In the rapidly rotating simulation, the atmospheric circulation has several prominent features: there are westerly jets in high (∼65°) latitudes, the mid-tropospheric zonal wind exhibits equatorial superrotation, and the surface winds converge in a crescent-shaped region near the subsolar point (Figure 11). The equatorial superrotation and westerly jets are evident in the zonal-mean zonal wind (Figure 6).
Figure 11. Zonal wind (left) and meridional wind (right) of ΩE simulation on the σ = 0.28 (a), 0.54 (b), and 1.0 (c) surfaces. The contour interval is 5 m s−1, and the zero contour is not shown.
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 The existence of the high-latitude jets can be understood from the temperature field and eddy angular momentum flux convergence (Figures 13 and 6). There are large meridional temperature gradients, which give rise to zonal wind shear by thermal wind balance and provide available potential energy for baroclinic eddies that transport angular momentum into the jets. In the vertical average, the eddy angular momentum transport into an atmospheric column is balanced by surface stress (provided the Rossby number is small), so surface westerlies appear underneath high-latitude regions of angular momentum flux convergence.
 The equatorial superrotation is a consequence of angular momentum flux convergence (Figure 6). Saravanan  and Suarez and Duffy  describe the emergence of superrotation generated by large-scale, zonally asymmetric heating anomalies in the tropics. As in their idealized models, the zonal asymmetry in the low-latitude heating (in our simulation, provided by insolation) generates a stationary Rossby wave. Consistent with a stationary wave source, in the rapidly rotating simulation, the horizontal eddy angular momentum flux convergence in low latitudes is dominated by the stationary eddy component. This aspect of the simulation is sensitive to horizontal resolution and the subgrid-scale filter. With higher resolution or weaker filtering, the superrotation generally extends higher into the troposphere and has a larger maximum value.
 There is a crescent-shaped region where the surface zonal wind is converging. This is where the precipitation (Figure 2) and upward vertical velocity (Figure 5) are largest. The horizontal scale of the convergence zone is similar to the equatorial Rossby radius, (c/β)1/2, where β is the gradient of planetary vorticity and c is the gravity wave speed. If moisture effects are neglected, the gravity wave speed is estimated using a characteristic tropospheric value for the Brunt-Väisälä frequency on the day side of the planet, the equatorial Rossby radius corresponds to ∼10° latitude, which is of the same order as the scale of the convergence zone. The surface zonal wind can be qualitatively understood as the equatorially-trapped wave response to stationary heating: equatorial Kelvin waves propagate to the east of the heating and generate easterlies; equatorial Rossby waves propagate to the west of the heating and generate westerlies [Gill, 1980].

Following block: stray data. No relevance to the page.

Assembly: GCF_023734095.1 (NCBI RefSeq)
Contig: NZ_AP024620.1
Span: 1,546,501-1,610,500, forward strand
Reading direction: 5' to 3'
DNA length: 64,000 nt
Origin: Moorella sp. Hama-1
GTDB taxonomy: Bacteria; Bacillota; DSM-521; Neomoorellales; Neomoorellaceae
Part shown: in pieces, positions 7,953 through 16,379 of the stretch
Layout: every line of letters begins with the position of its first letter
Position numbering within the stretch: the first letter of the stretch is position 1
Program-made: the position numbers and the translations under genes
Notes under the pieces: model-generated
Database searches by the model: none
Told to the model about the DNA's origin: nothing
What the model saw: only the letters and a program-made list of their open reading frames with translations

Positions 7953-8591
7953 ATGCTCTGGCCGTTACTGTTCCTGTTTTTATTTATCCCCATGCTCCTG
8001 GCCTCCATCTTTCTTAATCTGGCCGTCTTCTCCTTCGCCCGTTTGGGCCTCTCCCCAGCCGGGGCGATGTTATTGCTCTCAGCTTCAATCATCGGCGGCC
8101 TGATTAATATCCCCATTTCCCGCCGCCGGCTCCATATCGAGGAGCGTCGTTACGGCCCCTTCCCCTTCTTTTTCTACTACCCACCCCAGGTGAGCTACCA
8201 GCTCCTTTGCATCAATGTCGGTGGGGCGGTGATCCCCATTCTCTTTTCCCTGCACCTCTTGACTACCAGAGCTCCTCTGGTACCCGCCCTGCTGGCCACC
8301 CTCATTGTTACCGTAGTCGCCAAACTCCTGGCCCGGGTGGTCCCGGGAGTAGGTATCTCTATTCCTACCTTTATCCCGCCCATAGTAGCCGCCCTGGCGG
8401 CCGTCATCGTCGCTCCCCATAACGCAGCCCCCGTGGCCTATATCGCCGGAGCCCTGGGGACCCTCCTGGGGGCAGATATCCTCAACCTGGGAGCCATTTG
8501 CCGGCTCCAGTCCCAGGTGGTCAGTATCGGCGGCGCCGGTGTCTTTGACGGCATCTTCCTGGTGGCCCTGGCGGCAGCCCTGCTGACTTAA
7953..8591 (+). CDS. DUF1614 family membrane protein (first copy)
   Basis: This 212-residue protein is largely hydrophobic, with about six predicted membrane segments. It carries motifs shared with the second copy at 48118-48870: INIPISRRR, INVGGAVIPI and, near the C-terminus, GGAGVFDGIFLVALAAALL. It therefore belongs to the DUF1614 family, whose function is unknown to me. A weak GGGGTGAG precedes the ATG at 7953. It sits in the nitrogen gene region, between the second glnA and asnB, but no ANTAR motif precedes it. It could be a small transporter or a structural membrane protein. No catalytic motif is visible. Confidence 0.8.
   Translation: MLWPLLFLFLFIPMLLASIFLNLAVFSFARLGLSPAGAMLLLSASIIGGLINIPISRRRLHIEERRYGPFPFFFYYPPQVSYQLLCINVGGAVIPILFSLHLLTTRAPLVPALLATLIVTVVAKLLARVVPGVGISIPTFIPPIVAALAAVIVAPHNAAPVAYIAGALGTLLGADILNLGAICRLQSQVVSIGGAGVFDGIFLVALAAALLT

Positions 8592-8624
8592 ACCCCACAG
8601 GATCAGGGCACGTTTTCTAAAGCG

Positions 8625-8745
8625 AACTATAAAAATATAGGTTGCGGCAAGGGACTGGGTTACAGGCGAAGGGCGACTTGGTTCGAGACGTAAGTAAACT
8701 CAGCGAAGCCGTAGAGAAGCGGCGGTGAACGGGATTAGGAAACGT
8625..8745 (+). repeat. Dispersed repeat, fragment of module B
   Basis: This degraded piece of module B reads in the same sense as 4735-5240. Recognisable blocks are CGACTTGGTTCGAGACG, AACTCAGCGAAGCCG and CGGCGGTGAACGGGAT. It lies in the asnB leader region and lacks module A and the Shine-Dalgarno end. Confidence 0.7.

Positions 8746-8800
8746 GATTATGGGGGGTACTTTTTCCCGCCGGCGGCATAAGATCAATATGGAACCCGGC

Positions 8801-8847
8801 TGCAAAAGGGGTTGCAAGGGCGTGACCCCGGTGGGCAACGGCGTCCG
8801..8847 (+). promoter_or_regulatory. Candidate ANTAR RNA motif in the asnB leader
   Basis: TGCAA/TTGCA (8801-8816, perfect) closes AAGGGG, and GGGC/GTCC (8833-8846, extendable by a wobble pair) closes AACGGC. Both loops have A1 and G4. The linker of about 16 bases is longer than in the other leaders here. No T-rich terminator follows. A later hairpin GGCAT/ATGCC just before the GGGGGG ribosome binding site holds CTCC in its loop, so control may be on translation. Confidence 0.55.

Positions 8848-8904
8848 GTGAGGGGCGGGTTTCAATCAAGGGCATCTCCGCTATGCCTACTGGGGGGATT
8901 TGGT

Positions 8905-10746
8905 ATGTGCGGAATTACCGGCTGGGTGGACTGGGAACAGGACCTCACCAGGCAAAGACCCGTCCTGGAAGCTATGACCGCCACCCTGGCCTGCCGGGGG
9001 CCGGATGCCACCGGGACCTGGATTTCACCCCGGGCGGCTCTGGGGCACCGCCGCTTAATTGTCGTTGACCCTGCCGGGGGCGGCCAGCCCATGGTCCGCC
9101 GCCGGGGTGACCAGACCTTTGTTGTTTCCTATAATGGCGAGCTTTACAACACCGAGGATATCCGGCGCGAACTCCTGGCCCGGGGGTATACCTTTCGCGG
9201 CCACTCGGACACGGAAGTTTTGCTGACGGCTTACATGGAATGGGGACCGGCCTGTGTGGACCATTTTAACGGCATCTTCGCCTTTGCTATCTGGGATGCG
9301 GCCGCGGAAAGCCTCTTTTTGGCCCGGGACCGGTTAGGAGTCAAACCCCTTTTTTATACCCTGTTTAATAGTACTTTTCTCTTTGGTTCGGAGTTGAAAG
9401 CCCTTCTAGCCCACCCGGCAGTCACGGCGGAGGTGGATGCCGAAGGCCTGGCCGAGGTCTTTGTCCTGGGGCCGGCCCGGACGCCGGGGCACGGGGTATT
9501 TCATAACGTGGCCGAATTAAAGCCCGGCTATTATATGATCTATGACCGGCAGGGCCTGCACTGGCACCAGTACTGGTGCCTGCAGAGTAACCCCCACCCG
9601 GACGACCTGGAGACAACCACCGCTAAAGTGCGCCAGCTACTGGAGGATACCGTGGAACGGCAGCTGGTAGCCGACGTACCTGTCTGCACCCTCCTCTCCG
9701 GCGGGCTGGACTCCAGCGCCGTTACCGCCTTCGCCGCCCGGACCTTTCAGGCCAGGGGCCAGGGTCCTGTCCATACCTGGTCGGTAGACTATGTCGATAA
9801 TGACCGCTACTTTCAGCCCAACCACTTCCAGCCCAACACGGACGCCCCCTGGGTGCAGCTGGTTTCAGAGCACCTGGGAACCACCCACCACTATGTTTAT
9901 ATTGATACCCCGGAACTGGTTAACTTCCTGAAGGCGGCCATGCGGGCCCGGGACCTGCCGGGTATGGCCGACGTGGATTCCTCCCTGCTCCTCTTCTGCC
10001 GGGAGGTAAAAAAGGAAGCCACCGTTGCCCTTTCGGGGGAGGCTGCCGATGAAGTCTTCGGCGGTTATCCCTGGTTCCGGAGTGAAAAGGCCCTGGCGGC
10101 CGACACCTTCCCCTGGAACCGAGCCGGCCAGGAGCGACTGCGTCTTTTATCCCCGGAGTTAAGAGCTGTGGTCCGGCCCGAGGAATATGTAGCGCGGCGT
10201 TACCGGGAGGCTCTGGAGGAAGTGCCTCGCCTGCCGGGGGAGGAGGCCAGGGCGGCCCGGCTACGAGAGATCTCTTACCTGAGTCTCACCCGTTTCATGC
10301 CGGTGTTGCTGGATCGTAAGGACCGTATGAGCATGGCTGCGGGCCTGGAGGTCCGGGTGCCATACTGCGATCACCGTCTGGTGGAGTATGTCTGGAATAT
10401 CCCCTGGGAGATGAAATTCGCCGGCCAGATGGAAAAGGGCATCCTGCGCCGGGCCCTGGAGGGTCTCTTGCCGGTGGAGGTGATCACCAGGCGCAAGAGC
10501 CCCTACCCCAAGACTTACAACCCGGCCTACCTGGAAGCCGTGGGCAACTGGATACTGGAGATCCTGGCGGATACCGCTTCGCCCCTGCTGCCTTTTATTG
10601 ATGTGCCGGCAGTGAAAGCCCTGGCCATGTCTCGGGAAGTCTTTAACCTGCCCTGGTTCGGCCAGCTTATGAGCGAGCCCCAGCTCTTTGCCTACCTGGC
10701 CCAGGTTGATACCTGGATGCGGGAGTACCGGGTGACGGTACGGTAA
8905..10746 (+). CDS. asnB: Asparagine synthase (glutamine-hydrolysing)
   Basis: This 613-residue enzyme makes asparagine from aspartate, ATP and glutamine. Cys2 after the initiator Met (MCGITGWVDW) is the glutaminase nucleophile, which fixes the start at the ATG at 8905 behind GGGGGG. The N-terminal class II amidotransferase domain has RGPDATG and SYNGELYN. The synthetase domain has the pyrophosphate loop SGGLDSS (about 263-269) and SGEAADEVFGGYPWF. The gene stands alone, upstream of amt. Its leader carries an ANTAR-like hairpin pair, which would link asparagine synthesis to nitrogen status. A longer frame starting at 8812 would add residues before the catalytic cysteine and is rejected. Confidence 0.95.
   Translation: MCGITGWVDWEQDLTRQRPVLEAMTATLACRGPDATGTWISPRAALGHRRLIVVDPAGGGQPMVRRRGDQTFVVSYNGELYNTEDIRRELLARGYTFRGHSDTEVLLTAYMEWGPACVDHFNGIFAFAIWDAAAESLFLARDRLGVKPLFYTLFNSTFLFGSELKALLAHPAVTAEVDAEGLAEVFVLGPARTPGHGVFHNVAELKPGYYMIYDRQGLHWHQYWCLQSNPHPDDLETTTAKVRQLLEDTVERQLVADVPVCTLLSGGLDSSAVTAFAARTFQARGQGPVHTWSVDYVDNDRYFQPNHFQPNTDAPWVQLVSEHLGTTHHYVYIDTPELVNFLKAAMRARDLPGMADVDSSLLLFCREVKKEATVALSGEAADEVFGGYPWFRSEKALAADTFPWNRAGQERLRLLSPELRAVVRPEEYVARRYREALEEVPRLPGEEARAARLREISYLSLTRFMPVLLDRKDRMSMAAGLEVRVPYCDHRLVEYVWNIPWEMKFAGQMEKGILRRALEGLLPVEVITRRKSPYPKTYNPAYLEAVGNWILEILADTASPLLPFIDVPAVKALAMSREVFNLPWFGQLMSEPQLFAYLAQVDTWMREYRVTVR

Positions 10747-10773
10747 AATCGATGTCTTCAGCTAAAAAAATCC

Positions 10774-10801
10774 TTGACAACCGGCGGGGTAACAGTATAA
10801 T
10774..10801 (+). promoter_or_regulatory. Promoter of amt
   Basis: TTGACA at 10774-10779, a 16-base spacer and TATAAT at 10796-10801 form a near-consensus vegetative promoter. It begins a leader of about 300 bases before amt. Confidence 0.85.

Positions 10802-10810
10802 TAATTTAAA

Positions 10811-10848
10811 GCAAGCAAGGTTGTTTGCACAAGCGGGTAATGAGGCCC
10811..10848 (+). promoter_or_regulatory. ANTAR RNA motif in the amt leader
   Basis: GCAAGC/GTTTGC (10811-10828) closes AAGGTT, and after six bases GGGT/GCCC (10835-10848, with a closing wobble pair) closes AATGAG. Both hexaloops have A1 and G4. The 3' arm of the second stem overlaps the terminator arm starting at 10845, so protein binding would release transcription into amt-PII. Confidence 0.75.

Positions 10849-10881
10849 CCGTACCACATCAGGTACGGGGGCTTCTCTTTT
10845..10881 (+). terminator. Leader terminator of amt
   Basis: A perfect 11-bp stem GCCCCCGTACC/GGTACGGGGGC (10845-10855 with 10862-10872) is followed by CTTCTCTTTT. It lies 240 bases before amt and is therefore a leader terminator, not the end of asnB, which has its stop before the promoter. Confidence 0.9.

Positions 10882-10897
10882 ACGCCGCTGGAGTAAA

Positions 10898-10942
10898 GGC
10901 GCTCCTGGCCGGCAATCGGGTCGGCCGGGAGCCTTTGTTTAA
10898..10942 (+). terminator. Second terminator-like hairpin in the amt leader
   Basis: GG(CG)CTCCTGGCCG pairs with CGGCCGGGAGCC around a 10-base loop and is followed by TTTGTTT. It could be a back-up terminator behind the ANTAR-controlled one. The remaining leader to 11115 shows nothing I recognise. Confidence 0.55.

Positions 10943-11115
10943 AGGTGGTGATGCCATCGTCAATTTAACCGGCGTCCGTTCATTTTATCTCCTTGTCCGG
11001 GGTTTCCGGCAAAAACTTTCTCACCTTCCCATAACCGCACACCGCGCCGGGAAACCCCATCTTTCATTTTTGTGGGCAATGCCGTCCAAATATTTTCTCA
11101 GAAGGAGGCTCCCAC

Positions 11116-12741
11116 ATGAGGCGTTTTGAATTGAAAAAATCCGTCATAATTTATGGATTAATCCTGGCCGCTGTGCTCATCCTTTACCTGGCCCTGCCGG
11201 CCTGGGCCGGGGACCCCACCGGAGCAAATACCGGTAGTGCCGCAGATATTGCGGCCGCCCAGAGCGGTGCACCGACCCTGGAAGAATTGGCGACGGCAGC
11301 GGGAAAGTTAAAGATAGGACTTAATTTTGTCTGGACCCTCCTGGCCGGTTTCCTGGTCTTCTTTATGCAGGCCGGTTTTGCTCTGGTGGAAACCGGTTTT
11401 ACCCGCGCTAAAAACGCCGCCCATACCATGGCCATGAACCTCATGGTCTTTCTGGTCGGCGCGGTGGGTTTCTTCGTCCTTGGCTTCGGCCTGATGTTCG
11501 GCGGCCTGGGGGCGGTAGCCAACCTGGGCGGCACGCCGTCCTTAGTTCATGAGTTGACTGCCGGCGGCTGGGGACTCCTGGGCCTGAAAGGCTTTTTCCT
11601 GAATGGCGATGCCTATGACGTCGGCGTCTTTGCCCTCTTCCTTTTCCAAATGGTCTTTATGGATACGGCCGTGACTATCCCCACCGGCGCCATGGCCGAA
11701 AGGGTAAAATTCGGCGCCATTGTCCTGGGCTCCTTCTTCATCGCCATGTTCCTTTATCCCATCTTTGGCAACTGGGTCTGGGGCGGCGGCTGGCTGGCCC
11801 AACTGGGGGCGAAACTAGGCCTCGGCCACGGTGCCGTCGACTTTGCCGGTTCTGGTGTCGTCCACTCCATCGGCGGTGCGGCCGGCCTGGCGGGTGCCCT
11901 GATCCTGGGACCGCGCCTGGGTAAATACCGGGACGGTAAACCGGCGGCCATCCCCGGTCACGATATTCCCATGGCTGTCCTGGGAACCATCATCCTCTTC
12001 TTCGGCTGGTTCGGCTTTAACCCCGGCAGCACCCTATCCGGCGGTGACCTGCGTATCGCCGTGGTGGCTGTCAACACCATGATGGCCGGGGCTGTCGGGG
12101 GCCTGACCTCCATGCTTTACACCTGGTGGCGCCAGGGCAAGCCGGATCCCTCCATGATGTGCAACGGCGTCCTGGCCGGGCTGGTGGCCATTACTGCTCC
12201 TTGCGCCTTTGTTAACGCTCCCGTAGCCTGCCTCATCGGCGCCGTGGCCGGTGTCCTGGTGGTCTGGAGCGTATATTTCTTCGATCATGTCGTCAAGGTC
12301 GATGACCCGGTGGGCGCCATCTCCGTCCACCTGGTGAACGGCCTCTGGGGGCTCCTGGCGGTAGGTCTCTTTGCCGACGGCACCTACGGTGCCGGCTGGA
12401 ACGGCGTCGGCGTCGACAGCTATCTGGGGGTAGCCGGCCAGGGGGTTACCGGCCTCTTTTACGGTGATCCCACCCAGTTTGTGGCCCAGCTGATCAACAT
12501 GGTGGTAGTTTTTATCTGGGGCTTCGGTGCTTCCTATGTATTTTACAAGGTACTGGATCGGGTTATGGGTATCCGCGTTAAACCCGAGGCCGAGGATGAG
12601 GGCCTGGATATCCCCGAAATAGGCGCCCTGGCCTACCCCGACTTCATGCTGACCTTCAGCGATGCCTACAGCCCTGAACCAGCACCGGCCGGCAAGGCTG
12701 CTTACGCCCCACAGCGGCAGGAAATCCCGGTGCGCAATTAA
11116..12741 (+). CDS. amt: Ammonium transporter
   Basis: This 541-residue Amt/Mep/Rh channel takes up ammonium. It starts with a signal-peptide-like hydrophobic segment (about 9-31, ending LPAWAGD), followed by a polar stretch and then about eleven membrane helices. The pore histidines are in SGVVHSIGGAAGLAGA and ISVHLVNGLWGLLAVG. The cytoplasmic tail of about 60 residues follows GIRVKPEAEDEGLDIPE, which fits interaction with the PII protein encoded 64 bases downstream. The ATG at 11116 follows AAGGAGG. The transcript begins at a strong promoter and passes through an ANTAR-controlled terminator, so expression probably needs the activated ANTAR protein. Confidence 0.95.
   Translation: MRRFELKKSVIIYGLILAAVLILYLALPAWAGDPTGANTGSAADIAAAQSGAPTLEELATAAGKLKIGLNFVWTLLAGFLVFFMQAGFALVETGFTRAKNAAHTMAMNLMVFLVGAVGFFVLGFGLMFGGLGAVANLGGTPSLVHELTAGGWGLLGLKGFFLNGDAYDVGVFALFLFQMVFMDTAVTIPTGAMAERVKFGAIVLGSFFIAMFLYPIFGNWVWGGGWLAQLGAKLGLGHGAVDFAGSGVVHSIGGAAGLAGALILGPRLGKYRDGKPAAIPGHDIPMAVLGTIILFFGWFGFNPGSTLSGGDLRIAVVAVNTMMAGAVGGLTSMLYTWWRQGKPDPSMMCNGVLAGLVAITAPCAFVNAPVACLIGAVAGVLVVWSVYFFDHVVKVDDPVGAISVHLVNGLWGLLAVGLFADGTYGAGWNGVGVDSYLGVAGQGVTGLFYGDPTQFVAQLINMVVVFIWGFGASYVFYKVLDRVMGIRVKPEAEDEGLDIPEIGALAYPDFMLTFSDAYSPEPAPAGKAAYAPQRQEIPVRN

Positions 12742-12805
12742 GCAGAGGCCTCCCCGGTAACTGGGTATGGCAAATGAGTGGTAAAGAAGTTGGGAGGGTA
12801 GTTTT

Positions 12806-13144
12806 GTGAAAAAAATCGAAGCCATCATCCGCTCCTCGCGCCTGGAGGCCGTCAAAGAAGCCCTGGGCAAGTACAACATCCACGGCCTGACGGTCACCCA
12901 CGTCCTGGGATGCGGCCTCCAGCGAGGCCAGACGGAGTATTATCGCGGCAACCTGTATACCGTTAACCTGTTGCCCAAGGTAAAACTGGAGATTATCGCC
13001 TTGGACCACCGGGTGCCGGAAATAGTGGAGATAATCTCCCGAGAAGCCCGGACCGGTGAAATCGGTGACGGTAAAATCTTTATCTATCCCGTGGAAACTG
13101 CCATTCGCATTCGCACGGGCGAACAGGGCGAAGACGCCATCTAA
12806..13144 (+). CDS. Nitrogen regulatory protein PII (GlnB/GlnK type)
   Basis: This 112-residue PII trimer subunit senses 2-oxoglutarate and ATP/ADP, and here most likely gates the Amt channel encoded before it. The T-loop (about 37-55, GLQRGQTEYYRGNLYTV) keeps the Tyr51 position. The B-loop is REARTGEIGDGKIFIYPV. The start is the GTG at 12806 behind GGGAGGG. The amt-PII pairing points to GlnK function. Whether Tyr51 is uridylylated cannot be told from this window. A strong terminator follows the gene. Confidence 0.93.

The shape of the zero zonal wind line and its horizontal scale are similar to those of the Gill  model, which describes the response of damped, linear shallow-water waves to a prescribed heat/mass source. For the prescribed heat source in the original Gill model, the crescent-shape zero zonal wind line extends over ∼2 Rossby radii and, as in the GCM simulation, is displaced to the east of the heating maximum on the equator.
 A complicating factor in the analogy between the GCM's low-latitude surface winds and those of the Gill model is that the heating is prescribed in the Gill model, while it interacts with the flow in the GCM. As previously mentioned, the precipitation is strongly shaped by the winds. To see if the analogy between the winds in the GCM and in the Gill model breaks down because of the more complex structure of the latent heating, we force a variant of the Gill model with the GCM's precipitation field following the formulation of Neelin  (see Appendix for details). The results of this calculation are compared with the GCM output in Figure 12. The direction, large-scale structure, and, in the case of the zonal component, magnitude of the mass fluxes are similar between the GCM and precipitation-forced Gill model, though it is clear that there are quantitative differences. Better quantitative agreement particularly in the meridional component could be achieved by using anisotropic damping (different damping coefficients in the zonal and meridional direction) in the Gill model, as is common in studies of Earth's atmosphere [e.g., Stevens et al., 2002].
Figure 12. Zonal (left column) and meridional (right column) near-surface mass fluxes for the GCM (top row, averaged between the surface and σ = 0.73 model level) and the Gill model forced by the GCM's precipitation (bottom row, see Appendix for Gill model equations and parameters). The contour interval is 2 × 104 kg m−1 s−1.
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 In contrast to the zonal wind, which has larger magnitude, the meridional wind is diverging at the surface and converging aloft near the subsolar point (right panel of Figure 11a,c). As discussed by Gill , the reasons for this lie in the vorticity balance: for a Sverdrup vorticity balance, the vortex stretching caused by the overall convergence near the surface near the equator must be balanced by poleward motion, toward higher planetary vorticity, and vice versa at higher levels; hence, the meridional wind is poleward near the surface and equatorward aloft.